It’s the charming Spanish seaside town you’ve probably never heard of

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With beaches of fine golden sand, an average of 310 sunny days a year, a mix of Modernist and Colonial architecture and a range of superb restaurants, Sitges is an ideal summer destination. In addition, it is less than 30 minutes by car from Barcelona airport.

Sitges: a brief history

The name Sitges comes from the Catalan word “sitja”, which is an underground storage space for grain. The town was built in the 11th century, built around Sitges Castle. In the 17th and 18th centuries, it became famous for the so-called “Americans” who left to trade with the Americas and eventually returned to show off their wealth by building extravagant summer houses. Don Facundo Bacardi Massó is an example. Born in Sitges in 1814, he moved to Cuba where he began to distill Bacardi rum. The rest, as they say, is history.

What has to be done

Most vacationers head straight for the beach, and who could blame them? Unlike the gritty waterfront in neighboring Barcelona, ​​the warm, powdery sands of Sitges’ golden beaches almost feel like flour between your toes. Meanwhile, the water is clear and shallow, lending itself to hours of frolicking in the dashing waves. Those looking for more cultural activities will like to wander the cobbled streets of the old town, glimpse the Modernist mansions, the traditional whitewashed houses of the old fishing village and, a few blocks from the beach, the villas of Rather ostentatious colonial style built by the returning “Americans”.

Wine tasting in the Penedès

Wine lovers will want to explore the homeland of Spanish sparkling wine, the Penedès, just 20 minutes inland from Sitges. Here you can visit some of the best vineyards in Spain: from Familia Torres, which has produced exceptional red wines, like the award-winning Mas La Plana, for 150 years, to nearby Jean Leon, where the Spanish emigrant is became the New York taxi driver Jean Leon. builds his cellar, not to mention the ultra-high-end sparkling wine producers Corpinnat, including Torelló, Llopart and Gramona.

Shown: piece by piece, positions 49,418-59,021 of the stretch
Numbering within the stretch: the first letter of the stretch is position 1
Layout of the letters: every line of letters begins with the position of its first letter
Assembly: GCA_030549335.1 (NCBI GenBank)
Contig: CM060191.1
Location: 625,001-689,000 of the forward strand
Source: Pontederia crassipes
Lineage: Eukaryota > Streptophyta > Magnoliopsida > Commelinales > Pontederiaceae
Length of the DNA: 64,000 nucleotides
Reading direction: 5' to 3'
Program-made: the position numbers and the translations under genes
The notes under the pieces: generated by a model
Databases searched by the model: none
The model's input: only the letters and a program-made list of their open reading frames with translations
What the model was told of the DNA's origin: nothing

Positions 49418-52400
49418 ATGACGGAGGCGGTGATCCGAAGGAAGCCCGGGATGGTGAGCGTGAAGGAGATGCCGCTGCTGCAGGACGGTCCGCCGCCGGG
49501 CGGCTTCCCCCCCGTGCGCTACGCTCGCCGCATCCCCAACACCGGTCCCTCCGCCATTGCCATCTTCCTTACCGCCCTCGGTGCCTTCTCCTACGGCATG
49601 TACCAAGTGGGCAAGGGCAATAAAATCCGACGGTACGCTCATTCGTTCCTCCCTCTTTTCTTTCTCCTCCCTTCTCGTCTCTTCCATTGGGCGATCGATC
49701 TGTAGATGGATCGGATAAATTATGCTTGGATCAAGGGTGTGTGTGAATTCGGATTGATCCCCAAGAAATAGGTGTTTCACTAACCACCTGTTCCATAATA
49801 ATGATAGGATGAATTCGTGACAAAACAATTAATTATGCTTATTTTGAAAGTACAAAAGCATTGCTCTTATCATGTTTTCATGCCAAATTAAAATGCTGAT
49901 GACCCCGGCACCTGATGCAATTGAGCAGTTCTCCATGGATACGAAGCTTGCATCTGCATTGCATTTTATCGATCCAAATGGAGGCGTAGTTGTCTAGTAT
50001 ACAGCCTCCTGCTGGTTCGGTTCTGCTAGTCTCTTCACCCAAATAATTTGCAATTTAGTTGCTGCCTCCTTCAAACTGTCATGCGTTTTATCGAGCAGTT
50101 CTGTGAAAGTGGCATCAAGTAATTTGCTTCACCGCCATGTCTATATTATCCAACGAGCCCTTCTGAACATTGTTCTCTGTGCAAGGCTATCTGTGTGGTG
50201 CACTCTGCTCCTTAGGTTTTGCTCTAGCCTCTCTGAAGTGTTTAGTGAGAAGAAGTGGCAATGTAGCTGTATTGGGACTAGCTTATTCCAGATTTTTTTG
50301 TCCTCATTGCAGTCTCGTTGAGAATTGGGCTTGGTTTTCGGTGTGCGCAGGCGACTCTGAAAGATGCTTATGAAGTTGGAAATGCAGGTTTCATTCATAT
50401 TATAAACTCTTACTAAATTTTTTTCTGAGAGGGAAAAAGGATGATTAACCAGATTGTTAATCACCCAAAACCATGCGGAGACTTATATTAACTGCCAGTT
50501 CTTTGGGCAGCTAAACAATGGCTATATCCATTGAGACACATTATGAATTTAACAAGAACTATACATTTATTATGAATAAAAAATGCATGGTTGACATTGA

LGBTQ + travel

Sitges is perhaps best known as an LGBTQ + travel destination, largely due to the open-minded, artistic and liberal vibe that Catalonia in general, and Sitges in particular, are famous for. Rainbow flags are everywhere, from the gay beach in the middle of town, to the chain of bars along Carrer 1er de Maig, more commonly referred to by locals as the ‘Sin Street’, and all the world is welcome. It goes without saying that the pride of Sitges in June and the carnival celebrations in February are the highlights of the city’s social calendar.

Where to stay

Dolce Sitges is the only true luxury hotel in Sitges. Located on the outskirts of town, above the golf course, it’s just far enough from the action to truly disconnect, yet still conveniently located for all that Sitges has to offer. Its modern and spacious rooms offer breathtaking views of the city and the Mediterranean, while its four swimming pools are perfect for relaxing and enjoying a sunset cocktail. If you prefer to be in the heart of the action, MiM Sitges offers affordable boutique accommodation and a lively rooftop bar just two blocks from the beach.

Where to eat

Sitges draws an international crowd, as evidenced by its diverse food scene. Nem is a local favorite that serves a creative mix of Asian and Mediterranean inspired dishes, from Vietnamese-style spring rolls, or “nems,” to classic Spanish. patatas bravas. Mama’s Picanteria is another hidden gem where owners Andy and Jonny deliver their version of soul food, inspired by their travels around the world. Expect the unexpected, from marinated Peruvian pisco steak to ‘mom’ fish ‘n’ chips. At La Zorra, chef Pablo Albuerne is preparing a storm with his weird and totally wonderful variations of rice or paella: like butifarra sausage, burrata, squid and apple rice; or the breathtaking king crab, fish roe and lime rice.

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